the 165mm long LED strip that I used, I cut the tubing 165mm
+ 10mm = 175mm long.
The end caps fit very tightly
in the tube ends, and I used a hair dryer to heat up the ends to
make them more pliable, and the end caps popped right in.
I used a tiny bit of clear glue on each end cap, and then filled
the open end with some clear silicone caulking, pushing it in
around the wires to help seal it up to prevent water entry.
The last step is to install some
heat shrink tubing over the exposed wires. Lengths of heat
shrink tubing can usually be found at your local electrical
supply store; I buy them in 4-foot lengths and I try to keep a
half-dozen or so lengths of different diameters around just in
After the strips were sealed inside the tubes, it was time to
locate them on the
Tapping in to the turn
signal wiring is relatively easy on this bike. Each front
turn signal on the Thunderbird Sport has a hot lead and a ground
lead, and the wires terminate in the headlight shell. I
used my favorite
connectors to splice the wires with no problems.
removed the radiator end caps and threaded the wiring from each
LED strip around the back of the radiator and up around each
side of the bike's headstock and through the back of the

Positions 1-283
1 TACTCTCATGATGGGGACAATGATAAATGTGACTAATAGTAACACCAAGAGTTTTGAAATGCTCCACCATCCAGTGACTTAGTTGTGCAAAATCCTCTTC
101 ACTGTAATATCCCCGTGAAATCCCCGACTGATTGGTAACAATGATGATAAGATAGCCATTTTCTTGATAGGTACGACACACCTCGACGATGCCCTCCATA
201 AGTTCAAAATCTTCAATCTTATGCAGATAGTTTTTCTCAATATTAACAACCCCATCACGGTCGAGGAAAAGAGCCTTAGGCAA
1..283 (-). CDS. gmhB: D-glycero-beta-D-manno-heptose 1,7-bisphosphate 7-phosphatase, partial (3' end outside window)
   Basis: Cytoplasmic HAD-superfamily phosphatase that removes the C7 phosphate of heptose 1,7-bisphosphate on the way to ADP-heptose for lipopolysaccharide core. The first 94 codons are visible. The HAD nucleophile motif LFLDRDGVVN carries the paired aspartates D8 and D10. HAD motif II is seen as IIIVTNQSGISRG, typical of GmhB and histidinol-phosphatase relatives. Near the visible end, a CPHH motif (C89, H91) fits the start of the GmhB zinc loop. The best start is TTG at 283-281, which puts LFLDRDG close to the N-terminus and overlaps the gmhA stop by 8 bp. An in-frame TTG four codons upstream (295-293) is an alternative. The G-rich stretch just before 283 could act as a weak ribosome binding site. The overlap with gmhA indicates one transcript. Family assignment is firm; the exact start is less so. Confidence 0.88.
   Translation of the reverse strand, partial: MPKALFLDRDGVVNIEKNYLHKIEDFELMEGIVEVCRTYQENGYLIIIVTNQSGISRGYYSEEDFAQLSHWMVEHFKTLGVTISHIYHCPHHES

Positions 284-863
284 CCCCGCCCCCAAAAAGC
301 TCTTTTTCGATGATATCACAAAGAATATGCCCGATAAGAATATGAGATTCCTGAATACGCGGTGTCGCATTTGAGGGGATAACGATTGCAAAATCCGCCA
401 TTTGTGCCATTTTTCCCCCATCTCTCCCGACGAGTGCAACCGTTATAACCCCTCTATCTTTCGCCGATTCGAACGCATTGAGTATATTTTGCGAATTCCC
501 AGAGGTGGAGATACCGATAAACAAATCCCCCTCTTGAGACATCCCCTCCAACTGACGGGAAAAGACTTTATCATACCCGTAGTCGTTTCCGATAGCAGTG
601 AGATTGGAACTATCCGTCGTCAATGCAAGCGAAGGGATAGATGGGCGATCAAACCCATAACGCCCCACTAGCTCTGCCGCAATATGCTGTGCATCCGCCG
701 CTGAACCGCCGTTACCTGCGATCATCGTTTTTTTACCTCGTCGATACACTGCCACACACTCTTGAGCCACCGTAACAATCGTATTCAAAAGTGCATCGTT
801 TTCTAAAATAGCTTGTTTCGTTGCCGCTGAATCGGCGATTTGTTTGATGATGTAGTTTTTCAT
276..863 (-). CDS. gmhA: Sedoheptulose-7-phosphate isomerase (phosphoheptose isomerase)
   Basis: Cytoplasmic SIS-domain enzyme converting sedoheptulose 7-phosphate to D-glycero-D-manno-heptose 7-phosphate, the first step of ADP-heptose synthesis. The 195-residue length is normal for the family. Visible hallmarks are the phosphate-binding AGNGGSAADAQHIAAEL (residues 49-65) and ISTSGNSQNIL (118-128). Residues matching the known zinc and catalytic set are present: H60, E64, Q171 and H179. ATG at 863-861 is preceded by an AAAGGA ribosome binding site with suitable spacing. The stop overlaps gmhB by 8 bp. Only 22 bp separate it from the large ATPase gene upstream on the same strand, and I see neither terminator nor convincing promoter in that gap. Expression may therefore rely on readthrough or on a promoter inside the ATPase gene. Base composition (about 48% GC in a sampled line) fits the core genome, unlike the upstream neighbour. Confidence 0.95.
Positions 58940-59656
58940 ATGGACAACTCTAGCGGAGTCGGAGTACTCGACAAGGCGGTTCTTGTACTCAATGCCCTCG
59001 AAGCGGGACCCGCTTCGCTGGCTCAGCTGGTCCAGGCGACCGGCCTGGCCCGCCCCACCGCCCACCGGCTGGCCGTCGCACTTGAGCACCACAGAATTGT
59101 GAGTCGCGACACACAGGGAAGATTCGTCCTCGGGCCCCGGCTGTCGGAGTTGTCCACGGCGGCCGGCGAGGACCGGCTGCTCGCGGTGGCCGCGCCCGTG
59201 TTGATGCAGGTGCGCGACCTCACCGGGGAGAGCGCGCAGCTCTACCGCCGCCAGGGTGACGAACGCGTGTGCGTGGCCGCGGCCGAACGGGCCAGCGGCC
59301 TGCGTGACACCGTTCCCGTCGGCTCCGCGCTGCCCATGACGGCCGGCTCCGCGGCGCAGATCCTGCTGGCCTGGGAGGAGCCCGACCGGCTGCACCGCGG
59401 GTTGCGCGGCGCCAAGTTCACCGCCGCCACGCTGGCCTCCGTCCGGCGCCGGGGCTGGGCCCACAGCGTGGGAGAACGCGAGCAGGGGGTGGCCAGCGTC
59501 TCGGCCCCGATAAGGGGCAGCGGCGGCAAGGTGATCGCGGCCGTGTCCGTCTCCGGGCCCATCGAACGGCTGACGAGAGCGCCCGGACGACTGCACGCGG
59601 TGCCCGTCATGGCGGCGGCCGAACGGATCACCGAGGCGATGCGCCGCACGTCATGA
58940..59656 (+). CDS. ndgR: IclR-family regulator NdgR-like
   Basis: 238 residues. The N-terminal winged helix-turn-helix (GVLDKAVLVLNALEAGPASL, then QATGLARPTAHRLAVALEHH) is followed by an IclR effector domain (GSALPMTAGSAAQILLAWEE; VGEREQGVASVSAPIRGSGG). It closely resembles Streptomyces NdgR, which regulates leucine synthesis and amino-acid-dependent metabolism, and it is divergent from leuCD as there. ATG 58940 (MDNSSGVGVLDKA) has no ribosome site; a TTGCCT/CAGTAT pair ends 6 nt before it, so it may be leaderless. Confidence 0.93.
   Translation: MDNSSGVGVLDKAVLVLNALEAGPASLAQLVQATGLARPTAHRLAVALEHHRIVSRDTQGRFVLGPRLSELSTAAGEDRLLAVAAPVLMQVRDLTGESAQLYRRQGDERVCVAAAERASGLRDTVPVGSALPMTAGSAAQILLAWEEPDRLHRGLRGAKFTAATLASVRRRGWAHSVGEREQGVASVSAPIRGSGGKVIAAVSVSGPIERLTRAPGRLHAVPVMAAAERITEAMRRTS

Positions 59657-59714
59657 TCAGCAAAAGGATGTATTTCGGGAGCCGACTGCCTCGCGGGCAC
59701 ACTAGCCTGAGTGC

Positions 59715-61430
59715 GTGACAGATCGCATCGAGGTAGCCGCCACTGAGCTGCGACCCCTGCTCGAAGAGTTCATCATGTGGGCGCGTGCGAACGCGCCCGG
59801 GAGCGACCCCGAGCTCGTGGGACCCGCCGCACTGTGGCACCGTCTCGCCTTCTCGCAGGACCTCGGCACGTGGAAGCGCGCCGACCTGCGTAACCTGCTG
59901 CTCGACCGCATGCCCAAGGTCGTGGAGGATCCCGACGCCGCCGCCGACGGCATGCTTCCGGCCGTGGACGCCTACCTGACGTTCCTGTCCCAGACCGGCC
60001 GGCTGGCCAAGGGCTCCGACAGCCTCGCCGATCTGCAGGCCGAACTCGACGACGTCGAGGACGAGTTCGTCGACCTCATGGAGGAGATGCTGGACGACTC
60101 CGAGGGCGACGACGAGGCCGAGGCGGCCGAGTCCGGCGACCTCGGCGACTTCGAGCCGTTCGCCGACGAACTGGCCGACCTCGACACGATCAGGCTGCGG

I oriented the LED strips with the
wiring on the bottom. Locating them this way makes the
black heat shrink coated wiring almost invisible.
You'd really have to search
to see where the very short length of wiring is located. I
checked the clearance by turning the bike's handlebars back and
forth to make sure there was enough slack, and then secured the
wiring with cable ties, one on each side.
An accessory wiring harness that allows the lights to work
as running lights at about 50% brightness is available,
which then allows the lights to come
on full strength when the turn signals are engaged.
But I think the effect is more pronounced when they start
blinking from off to on.
Everyone who has seen these
lights in action thinks they're great, and their location
makes them very noticeable. They're thin enough to
be almost unnoticeable when the LEDs aren't lighted, and
they look great when they are.
LED Turn Signal - Accessory Lights
Retail Price: Varies by length
Red (also blue, green, white and purple, also available in
Comments: Roll your own custom LED lights;
wrap around forks, arrange on saddlebags, turn signal
stalks, anywhere! Best thing since ... LEDs!
See below for comments from owners |